Key West Wahoo

Description and Habitat

Wahoo fish are quite fast; they swim up to between 50 and 60 miles per hour and are one of the fastest ocean fish. They are predators to be reckoned with, especially given their excellent eyesight and viciously sharp teeth. Because of that, they’re a great and fun but difficult challenge for even pro anglers. They are often “surprise” catches because fishermen set out to target other fish and through happenstance, end up with wahoo.

The typical wahoo reaches eight feet in length and weighs a whopping 108 pounds. Some catches have been as long as 8 feet 2 inches and up to 183 pounds. Their coloring is blue iridescent, and vertical blue stripes cross their silvery sides. Wahoos resemble king mackerels and Spanish mackerels but can be distinguished by their big blade-like tail fins.

Wahoo live around the planet in many tropical and subtropical waters and are often available relatively close to land. They have often been sighted in and around wreck sites. They are usually by themselves or in pairs or in groups of three fish. On occasion, they travel in schools of 100 individuals. Most wahoo have a giant stomach worm,Hirudinella ventricosa, living in their stomach, but it is harmless to the wahoo.

Wahoo hit maturity between one and two years of age and spawn near Florida and in the Caribbean Sea. Peak spawning times are June and July, although the season runs from May to August.

Feeding Pattern

Wahoo prefer to feed at first light, although sunset and tide changes are also decent times for Wahoo to feed. They eat other fish, including tuna and dolphinfish, and squid. They gather in the open sea near drifting bits and pieces such as Sargassum weed.

Wahoo like to sneak up on their prey and attack via a lunge. In Key West waters, they may work with other fish close to shore in order to capture prey.

How to Catch Wahoo When Fishing in Key West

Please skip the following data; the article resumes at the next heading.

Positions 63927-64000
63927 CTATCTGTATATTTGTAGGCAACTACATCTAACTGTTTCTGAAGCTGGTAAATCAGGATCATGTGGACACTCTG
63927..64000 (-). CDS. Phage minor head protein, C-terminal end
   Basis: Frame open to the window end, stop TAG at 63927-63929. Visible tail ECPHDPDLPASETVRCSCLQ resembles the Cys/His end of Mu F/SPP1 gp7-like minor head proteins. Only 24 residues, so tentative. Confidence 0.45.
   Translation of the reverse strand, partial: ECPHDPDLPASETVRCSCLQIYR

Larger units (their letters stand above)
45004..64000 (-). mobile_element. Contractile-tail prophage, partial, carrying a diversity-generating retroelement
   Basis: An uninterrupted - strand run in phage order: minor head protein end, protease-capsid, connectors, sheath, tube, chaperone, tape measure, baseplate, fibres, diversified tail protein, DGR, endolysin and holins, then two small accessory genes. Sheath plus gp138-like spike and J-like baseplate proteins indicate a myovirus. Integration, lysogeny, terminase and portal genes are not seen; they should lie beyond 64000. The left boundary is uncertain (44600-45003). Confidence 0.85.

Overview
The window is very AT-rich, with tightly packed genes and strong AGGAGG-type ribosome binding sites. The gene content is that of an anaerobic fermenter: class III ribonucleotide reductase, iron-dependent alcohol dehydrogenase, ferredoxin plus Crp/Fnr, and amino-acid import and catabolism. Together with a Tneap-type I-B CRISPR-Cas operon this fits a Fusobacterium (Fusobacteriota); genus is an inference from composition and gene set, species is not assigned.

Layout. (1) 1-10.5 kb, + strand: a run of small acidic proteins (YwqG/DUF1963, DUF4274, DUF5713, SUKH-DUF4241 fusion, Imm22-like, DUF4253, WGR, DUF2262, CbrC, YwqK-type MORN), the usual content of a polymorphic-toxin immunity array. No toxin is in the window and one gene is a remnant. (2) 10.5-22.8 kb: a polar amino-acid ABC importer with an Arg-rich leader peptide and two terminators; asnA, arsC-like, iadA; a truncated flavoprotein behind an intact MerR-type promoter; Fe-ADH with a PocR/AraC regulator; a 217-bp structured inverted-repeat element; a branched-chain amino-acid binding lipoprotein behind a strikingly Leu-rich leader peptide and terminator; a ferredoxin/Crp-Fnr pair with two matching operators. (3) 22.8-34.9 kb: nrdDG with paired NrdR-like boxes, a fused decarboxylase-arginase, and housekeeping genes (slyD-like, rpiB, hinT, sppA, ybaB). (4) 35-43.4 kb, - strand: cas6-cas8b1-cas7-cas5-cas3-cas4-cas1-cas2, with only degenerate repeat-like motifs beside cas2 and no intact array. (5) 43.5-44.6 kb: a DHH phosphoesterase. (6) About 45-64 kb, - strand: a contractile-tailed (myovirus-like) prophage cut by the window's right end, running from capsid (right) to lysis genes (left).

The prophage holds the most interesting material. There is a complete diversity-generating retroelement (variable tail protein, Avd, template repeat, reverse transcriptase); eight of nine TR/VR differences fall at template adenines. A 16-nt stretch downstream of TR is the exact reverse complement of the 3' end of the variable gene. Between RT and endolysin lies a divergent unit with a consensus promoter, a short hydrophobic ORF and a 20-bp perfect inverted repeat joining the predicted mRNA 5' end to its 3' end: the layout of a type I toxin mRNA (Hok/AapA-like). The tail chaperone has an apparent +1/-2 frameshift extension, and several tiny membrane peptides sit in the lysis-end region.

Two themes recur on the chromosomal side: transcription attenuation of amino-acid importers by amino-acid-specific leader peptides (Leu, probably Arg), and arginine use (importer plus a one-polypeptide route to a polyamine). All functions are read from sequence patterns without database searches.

Some fishermen prefer to make a relatively long boat ride to fertile waters farther off Key West because the waters can be more fertile with wahoo. While the thinking to catch wahoo used to prioritize depth-friendly tackles over speed, that line of thought has changed somewhat. Since wahoos often take fishermen on long runs, the tackles must be able to handle the speed and strength. Sleek lures displace less water than flatheads and chuggers but also need the weight of a heavy cigar sinker.

On the other hand, some anglers still practice depth strategies. They use big, strong live bait such as goggle eyes, herring and blue runners. These fishermen set bait layered at several depths separated by hundred-feet intervals. They use a large hook and let the bait drift or troll, although those using bait at layered depths must keep moving a little to prevent line tangles. With patience may come a wahoo reward.

Since wahoo feed primarily at daybreak and at sunset, these are prime times to try to snag them, as are spawning months. Wahoo also come out with tide changes due to a full moon.

Fishermen should not worry about getting their hooks back right away after catching a wahoo. Boxing the fish and cutting (or unsnapping) the leader, putting on another wire and hook works fine. Keeping ample supplies of lures and baits around is a good move.